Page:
Research into the field of light powered computing has made some considerable strides as of late. Most notably, the science behind a laser powered hard drive has been more solid than ever before.
A laser powered hard drive would work on the principles of picosecond pulse lasers working where magnetic read/write heads would (something that was considered to be impossible until recently). Drives working on these fundamentals would provide a 1 TB/s transfer rate with their first generations, and others after that would reach speeds of 100TB/s and over.
Supposedly, this technology will be available within only five years, but like most laser technology, we’ll believe it when we see it.
Fujitsu will have to wait longer to get rid of its blighted hard disk drive business as talks between the Japanese company and Western Digital failed to bear any results. Kuniaki Nozoe, Fujitsu’s President, stated in the most unequivocal fashion possible that the deal is off. According to him, the talks fell off after Western Digital refused to accede to Fujitsu’s demands.
Fujitsu was keen on selling its Japanese plants and the ones abroad as a bundle. It even insisted upon most of the people employed in its hard drive business retaining their jobs. According to a Japanese newspaper, the asking price was $550 million.
Storage that uses flash memory is quite unlike the hard disk drives used to hold your computer’s data. The latter rely on speedy actuators to read and write information on spinning magnetic platters. SSDs use electrical charges to read and write the state of individual flash memory cells. An SSD’s flash memory is nonvolatile: Unlike your computer’s RAM, an SSD drive retains your data when you switch the power off. And since the handshake is electric, SSDs can access that data in a fraction of the time it takes a mechanical hard drive to do so.
Sounds ideal, right? Actually, the performance potential of SSDs needs to be weighed against some significant drawbacks. We’re going to outline the pros and cons of the technology and how it compares to traditional hard disk storage. We’re also going to put seven leading solid state drives to the test and let the benchmark numbers do the talking. At this stage in the storage race, an SSD is a big investment; we want to help you maximize your return.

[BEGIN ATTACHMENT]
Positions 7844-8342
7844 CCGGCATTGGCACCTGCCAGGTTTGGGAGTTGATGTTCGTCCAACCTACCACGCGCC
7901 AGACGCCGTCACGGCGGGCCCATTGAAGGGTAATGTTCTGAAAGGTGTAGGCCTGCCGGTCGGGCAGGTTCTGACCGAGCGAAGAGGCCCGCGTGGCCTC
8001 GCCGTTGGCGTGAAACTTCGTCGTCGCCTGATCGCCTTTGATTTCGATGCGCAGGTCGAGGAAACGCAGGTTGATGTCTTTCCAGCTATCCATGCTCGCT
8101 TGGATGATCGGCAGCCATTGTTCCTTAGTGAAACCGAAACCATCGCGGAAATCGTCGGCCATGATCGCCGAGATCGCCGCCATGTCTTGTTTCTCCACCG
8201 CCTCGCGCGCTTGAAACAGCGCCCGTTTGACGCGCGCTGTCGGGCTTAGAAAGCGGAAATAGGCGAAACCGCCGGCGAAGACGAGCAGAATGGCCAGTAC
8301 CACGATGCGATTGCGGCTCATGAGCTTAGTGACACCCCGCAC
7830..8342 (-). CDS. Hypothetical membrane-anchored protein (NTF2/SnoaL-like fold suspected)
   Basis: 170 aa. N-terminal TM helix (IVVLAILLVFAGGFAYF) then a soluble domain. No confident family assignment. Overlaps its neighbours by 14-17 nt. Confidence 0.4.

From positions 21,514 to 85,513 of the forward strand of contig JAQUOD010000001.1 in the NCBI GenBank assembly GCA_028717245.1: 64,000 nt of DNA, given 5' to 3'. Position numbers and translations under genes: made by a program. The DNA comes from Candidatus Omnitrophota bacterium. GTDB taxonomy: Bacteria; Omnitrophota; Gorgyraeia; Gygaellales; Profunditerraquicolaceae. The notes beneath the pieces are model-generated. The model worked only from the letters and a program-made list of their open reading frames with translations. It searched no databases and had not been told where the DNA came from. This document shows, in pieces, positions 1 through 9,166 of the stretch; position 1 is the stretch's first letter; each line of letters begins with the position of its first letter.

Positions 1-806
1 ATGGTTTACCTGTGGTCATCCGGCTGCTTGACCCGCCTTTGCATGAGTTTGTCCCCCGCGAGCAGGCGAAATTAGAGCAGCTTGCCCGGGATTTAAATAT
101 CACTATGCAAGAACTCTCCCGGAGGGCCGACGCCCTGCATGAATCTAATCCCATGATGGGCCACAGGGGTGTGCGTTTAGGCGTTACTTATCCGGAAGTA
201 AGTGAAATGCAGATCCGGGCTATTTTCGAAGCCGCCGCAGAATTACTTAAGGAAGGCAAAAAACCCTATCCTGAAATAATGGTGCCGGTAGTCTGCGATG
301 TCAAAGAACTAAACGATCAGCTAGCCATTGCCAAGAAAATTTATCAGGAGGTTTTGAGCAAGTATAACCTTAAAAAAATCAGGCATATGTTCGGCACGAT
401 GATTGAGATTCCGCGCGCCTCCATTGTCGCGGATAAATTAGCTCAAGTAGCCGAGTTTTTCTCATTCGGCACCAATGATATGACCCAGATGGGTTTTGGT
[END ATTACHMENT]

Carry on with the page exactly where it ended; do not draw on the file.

Seagate is looking to push its full disk encryption (FDE) hard drives and is getting help from Dell in doing so. FDE drives come in both 5400RPM and 7200RPM flavors in capacities up to 320GB in Dell Latitude and Precision notebooks, and also Dell's Optiplex 960 desktops. According to Seagate, 500GB FDE drivers will be available by the end of 2008.
All information stored on Seagate's FDE drives are automatically encrypted and require a password before being accessed. Without the password, Seagate claims the drive essentially locks up. That could be bad news if an end-user manages to forget the password, but in this scenario, the drive can be unlocked remotely by IT staff using McAfee's ePO software. This only applies to the enterprise level, however, and when the drives become available in the consumer market, no such workaround exists, at least not yet.
From a performance standpoint, Seagate claims there are no noticeable performance impacts as FDE drives encrypt data as it is being written and decrypt when being read.
While the solid state drive market might seem like it’s sprawling, Seagate politely disagrees… for now. The world’s largest hard drive maker is planning to get into the SSD game in mid-2009, when there will be more possibilities to make money.
Seagate’s CEO Bill Watkins recently said in an interview, “The problem is you can't make money out of it [mobile flash memory]… I don't need to get into a market I can't make money out of. I can get into that market any time - all I have to do is show up with a product and price it. The problem is, I can't show up with a product that's any better or significantly better than what they're getting now so I have to match their price.” And, according to Watkins both Micron and Samsung (big names in the current SSD industry) are selling at a loss. “To do the product is not a big deal but to make money at it - it's important to us.”
Aside from mentioning Seagate’s will to do well financially in the flash market, some plans were finally outlined by Watkins as to just how they’ll break onto the scene. They plan to do so with a “combo” drive. The Seagate drive will feature both single layer chips and multilayer chips of flash memory. The combination of these two technologies will offset the pros and cons of each, providing both a reliable and reasonably priced drive.